Sunscreen protects your skin from aging and skin cancer but interferes with Vitamin D production. Which is more important?
Q. My mother refuses to wear sunscreen because she says they are all toxic and prevent us from getting vitamin D. What is your stance on this?
A. Does it have to be all or nothing?
Sunscreen does inhibit the skin's ability to convert UV into vitamin D. On the other hand, it also blocks those same UV rays from damaging the collagen in the skin (which leads to wrinkles) and from harming the DNA (which increases the risk of skin cancer).
See also: What are the Benefits of Vitamin D?
You can get vitamin D from foods and/or supplements, of course. And for people who are sensitive to the sun or at high risk of skin cancer, dietary vitamin D (and plenty of sunscreen) is the only choice. Exposing the skin to sunlight, however, is a much more efficient way to raise vitamin D levels.
But that doesn't mean that we should all toss the sunscreen in the trash and reconcile ourselves to wrinkles (or worse). If we're judicious about both our sun exposure and our sunscreen use, we can maximize vitamin D and still protect our skin.
How much sunlight does it take?
How much sunlight it takes to get your daily dose of D varies dramatically based on the time of year, your location on the globe, the color of your skin, and weather conditions,
Here in Baltimore, on a cloudless July day at noon, I'd only need to spend five minutes with my face, hands, and arms exposed to produce 25 mcg (1,000 IU) of vitamin D. If it were November, I’d need to stay out about half an hour. If it were November, and I were black, it would take an hour and a half. You get the idea.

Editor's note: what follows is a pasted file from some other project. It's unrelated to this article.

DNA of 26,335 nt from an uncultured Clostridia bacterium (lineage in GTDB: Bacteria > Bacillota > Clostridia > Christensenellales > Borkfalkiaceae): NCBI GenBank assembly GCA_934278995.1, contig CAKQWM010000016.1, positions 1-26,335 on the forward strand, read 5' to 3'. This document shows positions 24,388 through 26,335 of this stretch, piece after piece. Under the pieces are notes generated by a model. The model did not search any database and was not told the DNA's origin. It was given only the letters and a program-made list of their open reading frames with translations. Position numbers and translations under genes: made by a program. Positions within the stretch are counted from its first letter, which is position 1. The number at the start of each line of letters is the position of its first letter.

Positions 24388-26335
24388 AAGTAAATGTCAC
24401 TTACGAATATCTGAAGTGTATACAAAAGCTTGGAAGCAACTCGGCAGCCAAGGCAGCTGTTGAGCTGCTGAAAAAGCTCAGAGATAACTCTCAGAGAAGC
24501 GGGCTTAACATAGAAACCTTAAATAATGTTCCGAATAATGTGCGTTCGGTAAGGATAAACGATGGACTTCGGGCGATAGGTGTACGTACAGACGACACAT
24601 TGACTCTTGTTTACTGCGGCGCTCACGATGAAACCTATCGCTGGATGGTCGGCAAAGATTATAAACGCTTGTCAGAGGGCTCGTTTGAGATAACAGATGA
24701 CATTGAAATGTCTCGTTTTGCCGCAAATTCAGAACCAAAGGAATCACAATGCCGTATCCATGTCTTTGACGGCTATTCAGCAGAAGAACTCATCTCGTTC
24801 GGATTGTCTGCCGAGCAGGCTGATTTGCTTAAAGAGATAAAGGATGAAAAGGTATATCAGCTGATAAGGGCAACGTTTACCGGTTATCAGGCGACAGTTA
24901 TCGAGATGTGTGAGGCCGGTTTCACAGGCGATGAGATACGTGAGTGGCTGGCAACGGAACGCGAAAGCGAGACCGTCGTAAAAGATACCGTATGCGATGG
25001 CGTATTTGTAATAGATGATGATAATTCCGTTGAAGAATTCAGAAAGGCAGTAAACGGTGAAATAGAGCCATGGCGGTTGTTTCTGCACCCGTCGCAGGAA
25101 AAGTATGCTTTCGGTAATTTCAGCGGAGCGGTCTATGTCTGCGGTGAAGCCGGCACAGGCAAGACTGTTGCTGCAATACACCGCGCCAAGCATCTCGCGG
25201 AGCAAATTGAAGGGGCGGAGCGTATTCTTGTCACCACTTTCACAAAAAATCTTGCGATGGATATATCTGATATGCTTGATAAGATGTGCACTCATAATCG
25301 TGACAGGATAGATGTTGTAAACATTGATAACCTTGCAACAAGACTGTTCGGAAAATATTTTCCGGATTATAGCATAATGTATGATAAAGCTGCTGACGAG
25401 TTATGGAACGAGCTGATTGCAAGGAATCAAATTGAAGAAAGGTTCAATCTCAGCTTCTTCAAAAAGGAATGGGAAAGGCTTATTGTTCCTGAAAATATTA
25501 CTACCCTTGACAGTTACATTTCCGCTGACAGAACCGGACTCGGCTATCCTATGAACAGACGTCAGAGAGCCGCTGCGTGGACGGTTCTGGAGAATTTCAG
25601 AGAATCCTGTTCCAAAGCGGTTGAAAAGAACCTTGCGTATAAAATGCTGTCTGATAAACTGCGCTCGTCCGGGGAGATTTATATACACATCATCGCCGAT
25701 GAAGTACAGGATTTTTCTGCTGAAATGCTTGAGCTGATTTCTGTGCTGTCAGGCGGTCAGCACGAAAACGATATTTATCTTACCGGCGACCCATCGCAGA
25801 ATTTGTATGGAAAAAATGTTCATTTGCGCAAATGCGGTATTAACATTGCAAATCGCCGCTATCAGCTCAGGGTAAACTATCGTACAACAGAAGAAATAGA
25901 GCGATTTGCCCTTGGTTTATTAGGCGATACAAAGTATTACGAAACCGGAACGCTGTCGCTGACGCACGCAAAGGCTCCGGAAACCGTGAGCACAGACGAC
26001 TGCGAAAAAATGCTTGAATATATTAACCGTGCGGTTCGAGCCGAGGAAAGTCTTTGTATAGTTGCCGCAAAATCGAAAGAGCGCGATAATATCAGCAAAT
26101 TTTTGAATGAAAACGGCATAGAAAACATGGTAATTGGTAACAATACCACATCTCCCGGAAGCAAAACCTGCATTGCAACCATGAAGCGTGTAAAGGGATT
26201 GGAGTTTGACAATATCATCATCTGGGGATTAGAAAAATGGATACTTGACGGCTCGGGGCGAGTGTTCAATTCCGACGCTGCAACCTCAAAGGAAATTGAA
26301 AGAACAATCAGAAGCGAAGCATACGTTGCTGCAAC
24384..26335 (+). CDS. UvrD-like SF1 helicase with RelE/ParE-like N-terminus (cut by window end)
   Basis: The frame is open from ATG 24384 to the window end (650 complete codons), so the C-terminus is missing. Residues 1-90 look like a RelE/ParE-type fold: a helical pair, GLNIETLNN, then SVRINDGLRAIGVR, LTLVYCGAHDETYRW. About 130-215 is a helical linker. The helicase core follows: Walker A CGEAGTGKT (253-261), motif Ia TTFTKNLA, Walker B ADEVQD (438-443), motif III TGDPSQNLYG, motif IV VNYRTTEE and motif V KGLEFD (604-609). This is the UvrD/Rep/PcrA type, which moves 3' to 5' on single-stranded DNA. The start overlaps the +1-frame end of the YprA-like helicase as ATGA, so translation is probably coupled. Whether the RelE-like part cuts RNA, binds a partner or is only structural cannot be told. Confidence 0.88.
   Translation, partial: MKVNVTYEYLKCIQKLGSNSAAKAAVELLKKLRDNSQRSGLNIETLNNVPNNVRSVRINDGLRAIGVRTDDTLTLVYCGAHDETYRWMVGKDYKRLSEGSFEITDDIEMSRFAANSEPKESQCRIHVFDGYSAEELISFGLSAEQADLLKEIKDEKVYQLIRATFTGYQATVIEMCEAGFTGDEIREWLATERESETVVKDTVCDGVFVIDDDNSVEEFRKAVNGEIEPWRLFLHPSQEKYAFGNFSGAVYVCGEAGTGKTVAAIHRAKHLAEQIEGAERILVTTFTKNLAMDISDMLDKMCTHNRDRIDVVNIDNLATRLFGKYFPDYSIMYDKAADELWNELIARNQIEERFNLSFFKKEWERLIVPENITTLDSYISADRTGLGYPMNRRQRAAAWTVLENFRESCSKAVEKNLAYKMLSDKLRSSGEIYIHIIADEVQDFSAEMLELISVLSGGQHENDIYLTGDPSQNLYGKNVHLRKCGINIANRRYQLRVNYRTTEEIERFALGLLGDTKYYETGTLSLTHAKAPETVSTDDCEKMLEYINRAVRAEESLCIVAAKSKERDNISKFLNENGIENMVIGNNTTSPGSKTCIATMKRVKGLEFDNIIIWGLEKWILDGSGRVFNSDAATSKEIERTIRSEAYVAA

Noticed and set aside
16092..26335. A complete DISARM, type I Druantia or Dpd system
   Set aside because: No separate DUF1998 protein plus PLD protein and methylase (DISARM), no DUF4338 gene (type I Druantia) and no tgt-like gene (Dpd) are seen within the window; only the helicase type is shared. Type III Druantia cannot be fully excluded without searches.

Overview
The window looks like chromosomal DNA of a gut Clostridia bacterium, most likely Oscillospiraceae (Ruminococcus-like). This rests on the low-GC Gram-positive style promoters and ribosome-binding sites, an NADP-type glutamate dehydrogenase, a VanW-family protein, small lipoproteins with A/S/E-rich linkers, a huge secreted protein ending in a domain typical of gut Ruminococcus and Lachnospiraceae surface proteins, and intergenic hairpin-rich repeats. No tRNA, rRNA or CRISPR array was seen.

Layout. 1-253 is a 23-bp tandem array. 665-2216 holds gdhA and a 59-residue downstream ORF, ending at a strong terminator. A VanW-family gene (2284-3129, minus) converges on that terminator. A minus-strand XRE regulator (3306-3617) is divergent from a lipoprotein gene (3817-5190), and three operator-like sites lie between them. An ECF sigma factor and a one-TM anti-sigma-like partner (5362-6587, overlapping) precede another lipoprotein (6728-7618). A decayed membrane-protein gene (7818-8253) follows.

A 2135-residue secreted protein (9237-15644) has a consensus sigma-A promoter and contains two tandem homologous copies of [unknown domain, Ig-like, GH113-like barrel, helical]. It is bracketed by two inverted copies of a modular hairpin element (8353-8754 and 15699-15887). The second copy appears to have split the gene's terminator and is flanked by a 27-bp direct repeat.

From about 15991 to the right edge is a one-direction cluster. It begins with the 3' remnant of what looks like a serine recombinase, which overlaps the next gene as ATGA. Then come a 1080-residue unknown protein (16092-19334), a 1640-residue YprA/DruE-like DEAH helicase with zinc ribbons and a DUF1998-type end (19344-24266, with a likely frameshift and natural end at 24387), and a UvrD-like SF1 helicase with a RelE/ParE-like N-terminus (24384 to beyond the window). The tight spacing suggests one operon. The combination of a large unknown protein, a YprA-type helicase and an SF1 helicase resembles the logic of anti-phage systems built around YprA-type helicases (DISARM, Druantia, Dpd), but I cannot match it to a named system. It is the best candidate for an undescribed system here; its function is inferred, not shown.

In the winter, when the sun is weak and I don't have much skin exposed, I back off on the sunscreen. I also take a vitamin D supplement. In the summer, when the sun is stronger and I'm outdoors a lot more, I stop taking vitamin D and start using sunscreen.
Is sunscreen worse for your skin than the sun?
As for sunscreen being toxic, the dangers of sunscreen have been vastly exaggerated and do not reflect the science. No toxic or other effects have ever been observed in people applying sunscreen to their skin. (Drinking it or injecting into your body, on the other hand, are not recommended.)
However, your mother's position is not completely off-base. The best way to prevent skin aging and skin cancer when you're older is to be diligent about protecting your skin when you're young. Although those wrinkles or basal cell carcinomas generally don't appear until the second half of life, most of the damage is done in the first half.
The risk of vitamin D deficiency, on the other hand, is much higher when we're older. So it might make sense to back off the sunscreen a bit more as we age, especially if we live in areas or have lifestyles that don't provide a lot of exposure.
Image courtesy of Shutterstock.